A Hymn to Venus

  by: Sappho (c. 610-570 B.C.)

    translated by Ambrose Philips

 

 

 

 

O Venus, beauty of the skies,
To whom a thousand temples rise,
Gaily false in gentle smiles,
Full of love-perplexing wiles;
O goddess, from my heart remove
The wasting cares and pains of love.

 

If ever thou hast kindly heard
A song in soft distress preferred,
Propitious to my tuneful vow,
A gentle goddess, hear me now.
Descend, thou bright immortal guest,
In all thy radiant charms confessed.

 

Thou once didst leave almighty Jove
And all the golden roofs above:
The car thy wanton sparrows drew,
Hovering in air they lightly flew;
As to my bower they winged their way
I saw their quivering pinions play.

 

The birds dismissed (while you remain)
Bore back their empty car again:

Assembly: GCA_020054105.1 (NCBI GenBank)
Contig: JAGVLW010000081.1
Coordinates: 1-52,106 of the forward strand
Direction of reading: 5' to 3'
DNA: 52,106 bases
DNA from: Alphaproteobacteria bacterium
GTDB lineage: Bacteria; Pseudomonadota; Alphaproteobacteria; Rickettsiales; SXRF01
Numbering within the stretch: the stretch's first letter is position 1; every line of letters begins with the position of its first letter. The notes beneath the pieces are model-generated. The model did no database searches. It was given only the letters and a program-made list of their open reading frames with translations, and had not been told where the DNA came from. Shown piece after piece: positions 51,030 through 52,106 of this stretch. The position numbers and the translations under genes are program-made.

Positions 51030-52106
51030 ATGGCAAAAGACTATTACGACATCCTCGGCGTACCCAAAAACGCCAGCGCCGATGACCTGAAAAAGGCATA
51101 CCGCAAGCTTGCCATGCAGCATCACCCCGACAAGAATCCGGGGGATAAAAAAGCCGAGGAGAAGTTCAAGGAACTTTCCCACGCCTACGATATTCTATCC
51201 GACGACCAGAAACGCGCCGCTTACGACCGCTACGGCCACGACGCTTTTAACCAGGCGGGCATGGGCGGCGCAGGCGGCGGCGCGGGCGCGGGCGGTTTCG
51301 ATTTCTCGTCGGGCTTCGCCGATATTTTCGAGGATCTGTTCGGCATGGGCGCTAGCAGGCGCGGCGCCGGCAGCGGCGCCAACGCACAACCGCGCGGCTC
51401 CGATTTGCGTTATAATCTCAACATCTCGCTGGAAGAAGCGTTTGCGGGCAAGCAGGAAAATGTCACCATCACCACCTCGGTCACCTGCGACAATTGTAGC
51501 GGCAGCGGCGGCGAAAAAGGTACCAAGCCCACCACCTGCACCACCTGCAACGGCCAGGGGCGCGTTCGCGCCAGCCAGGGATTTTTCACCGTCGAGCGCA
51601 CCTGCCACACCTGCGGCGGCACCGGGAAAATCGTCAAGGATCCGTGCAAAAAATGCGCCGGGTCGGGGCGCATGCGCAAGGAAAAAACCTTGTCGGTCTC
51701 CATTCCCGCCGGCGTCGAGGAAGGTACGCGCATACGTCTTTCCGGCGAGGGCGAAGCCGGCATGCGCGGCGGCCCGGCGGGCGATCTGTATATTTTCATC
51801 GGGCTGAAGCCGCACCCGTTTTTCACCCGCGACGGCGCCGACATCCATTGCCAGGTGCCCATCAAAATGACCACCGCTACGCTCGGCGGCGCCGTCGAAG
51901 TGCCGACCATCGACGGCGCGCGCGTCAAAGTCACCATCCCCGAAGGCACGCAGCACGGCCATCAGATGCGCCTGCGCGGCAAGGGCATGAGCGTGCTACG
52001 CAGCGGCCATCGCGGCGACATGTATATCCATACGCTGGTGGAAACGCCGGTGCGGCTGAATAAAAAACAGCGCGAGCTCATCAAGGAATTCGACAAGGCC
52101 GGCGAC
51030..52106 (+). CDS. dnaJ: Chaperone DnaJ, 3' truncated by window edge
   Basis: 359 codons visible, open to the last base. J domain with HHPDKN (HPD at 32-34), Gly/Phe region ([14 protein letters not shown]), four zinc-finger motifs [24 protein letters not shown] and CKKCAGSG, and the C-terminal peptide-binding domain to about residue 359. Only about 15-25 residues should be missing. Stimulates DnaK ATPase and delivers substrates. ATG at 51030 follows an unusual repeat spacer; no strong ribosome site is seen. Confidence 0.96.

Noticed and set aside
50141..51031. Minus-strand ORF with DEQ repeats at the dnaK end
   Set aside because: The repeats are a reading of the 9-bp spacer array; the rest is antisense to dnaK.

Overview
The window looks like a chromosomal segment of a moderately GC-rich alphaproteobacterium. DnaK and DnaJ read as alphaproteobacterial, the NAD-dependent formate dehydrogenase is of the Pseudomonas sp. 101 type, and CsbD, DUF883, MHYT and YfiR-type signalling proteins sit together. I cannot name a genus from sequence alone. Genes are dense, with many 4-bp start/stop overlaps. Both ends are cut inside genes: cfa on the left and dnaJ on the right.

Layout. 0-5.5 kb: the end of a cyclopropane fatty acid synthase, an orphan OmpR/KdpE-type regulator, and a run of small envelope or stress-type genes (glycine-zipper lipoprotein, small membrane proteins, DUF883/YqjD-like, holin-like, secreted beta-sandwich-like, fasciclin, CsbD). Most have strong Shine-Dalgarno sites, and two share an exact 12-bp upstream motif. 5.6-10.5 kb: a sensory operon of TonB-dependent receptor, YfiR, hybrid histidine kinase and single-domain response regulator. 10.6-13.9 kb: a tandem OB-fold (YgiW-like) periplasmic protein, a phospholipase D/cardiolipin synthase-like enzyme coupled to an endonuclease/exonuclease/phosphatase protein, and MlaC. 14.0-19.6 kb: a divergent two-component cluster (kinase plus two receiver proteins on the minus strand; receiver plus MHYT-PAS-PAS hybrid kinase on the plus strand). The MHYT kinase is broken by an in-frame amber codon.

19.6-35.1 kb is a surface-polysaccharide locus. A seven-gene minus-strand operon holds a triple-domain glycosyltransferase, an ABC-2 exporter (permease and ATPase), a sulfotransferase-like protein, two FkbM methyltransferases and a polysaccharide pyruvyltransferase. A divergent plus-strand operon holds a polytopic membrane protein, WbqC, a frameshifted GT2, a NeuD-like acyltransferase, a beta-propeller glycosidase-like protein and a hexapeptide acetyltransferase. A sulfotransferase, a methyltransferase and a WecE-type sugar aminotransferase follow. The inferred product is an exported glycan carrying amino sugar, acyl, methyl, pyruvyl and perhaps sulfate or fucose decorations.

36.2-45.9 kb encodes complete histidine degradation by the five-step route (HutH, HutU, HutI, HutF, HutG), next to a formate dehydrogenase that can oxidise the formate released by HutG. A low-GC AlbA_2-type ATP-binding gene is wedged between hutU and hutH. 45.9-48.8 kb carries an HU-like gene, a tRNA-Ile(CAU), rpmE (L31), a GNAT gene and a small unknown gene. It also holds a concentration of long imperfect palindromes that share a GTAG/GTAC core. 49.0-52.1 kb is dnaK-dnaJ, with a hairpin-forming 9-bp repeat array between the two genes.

Then you, with looks divinely mild,
In every heavenly feature smiled,
And asked what new complaints I made,
And why I called you to my aid?

 

What frenzy in my bosom raged,
And by what cure to be assuaged?
What gentle youth I would allure,
Whom in my artful toils secure?
Who does thy tender heart subdue,
Tell me, my Sappho, tell me who?

 

Though now he shuns thy longing arms,
He soon shall court thy slighted charms;
Though now thy offerings he despise,
He soon to thee shall sacrifice;
Though now he freezes, he soon shall burn,
And be thy victim in his turn.

 

Celestial visitant, once more
Thy needful presence I implore.
In pity come, and ease my grief,
Bring my distempered soul relief,
Favour thy suppliant's hidden fires,
And give me all my heart desires.


   More poems by Sappho